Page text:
Coronavirus: China closes the Great Wall and other tourist attractions

Great Wall

Not only has the coronavirus continued to infect people outside of China – including 61 confirmed cases on the quarantined cruise ship held in Yokohama harbour in Japan – China’s tourism sector is suffering, and it’s not alone

As the government launches an aggressive plan to contain and defeat the coronavirus before the summer, China has announced the temporary closure of most its tourist attractions in the country. The Great Wall, the Terracotta Warriors, the Potala Palace are among the closed attractions, and as Chinese tourists have been urged by their government to stay home, destinations popular among this demographic such as Japan, Australia and Thailand are also feeling the sting.

The World Health Organization has also reported that its still too soon to confirm whether the coronavirus – which has affected over 28,200 people globally and claimed the lives of 563 in China, one in Hong Kong and one in the Philippines – has reached its peak. However, WHO did report that Wednesday (5 Feb) was the first day that the overall number of new cases in China dropped.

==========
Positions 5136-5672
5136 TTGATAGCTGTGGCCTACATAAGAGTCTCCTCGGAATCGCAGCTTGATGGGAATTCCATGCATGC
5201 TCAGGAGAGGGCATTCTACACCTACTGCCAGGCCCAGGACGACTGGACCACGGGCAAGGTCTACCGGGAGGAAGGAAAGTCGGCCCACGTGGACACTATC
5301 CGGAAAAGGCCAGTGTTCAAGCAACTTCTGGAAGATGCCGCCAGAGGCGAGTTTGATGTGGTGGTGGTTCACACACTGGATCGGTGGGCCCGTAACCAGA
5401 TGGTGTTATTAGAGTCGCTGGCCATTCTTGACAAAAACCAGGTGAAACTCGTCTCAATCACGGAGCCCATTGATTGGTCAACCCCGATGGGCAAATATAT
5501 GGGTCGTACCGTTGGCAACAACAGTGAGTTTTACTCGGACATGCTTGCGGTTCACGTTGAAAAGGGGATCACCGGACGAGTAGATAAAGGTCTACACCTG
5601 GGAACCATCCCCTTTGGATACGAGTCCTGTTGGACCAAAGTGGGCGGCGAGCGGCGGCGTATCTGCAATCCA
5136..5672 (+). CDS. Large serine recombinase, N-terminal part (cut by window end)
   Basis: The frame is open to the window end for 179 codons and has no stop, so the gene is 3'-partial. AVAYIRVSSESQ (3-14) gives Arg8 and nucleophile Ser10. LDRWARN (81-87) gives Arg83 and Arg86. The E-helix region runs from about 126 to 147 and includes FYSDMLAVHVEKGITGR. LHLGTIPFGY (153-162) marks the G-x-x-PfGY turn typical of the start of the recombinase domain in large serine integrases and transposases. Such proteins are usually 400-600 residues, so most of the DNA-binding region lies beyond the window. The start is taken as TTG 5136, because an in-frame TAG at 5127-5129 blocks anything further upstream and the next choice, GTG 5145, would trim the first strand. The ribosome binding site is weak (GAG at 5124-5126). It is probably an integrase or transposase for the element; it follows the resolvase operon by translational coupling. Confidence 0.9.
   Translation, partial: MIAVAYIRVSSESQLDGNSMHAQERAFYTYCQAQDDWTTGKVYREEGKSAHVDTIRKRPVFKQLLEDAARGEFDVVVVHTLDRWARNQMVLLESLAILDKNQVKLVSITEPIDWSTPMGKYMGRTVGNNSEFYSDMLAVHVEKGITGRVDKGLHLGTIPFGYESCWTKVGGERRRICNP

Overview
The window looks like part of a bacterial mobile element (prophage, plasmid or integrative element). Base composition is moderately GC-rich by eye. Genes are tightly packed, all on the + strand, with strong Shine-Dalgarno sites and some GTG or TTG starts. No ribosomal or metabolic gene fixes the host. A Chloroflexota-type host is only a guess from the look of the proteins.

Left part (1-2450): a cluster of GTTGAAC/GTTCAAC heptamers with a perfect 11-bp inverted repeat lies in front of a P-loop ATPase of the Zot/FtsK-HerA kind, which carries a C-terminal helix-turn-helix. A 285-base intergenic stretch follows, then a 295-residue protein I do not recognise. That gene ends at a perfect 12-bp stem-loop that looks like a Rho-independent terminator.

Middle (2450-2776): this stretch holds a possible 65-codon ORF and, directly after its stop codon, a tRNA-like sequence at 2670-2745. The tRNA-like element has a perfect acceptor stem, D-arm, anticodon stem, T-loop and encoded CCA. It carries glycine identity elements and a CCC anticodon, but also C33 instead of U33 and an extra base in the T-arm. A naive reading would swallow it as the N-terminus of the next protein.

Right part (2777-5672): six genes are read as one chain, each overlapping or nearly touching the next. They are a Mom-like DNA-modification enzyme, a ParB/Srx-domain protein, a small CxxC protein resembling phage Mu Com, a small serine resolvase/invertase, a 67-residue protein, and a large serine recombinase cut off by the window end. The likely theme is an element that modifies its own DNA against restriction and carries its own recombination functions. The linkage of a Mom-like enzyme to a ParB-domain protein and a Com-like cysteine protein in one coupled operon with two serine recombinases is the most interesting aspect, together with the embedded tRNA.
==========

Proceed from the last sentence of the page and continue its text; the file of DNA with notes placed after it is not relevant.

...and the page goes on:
"There has been a constant increase in cases in China's Hubei province, but we haven't seen that same acceleration in provinces outside Hubei," WHO spokesperson Mike Ryan said.

Within the Hubei province, the death of ophthalmologist Li Wenliang has caused mass public outcry. Li allegedly tried to a sound a warning about the potential viruses occurring in a Chinese province had for spreading out of control. According to numerous media outlets, in early January, he was called in by both medical officials and the police and forced to sign a statement denouncing his warning as an unfounded and illegal rumour.

“[Dr Li] had the misfortune to be infected during the fight against the novel coronavirus pneumonia epidemic, and all-out efforts to save him failed,” the Wuhan City Central Hospital said on Chinese microblogging site Weibo, the Chinese social media service. “We express our deep regret and condolences.”

As for the cruise ship that is being quarantined in Yokohama, the Diamond Princess is due to be held for two weeks in the harbour, preventing the 3,700 people on board from disembarking and spreading the virus. Sky News reports that many passengers have been consigned to their cabins, with one passenger comparing the experience to a ‘floating prison’ – small groups of passengers are permitted to access a controlled deck area for some sunlight, fresh air and exercise, but are not allowed to congregate in groups or get within a metre of one another.

At the time of writing, a total of 61 passengers have been diagnosed with coronavirus.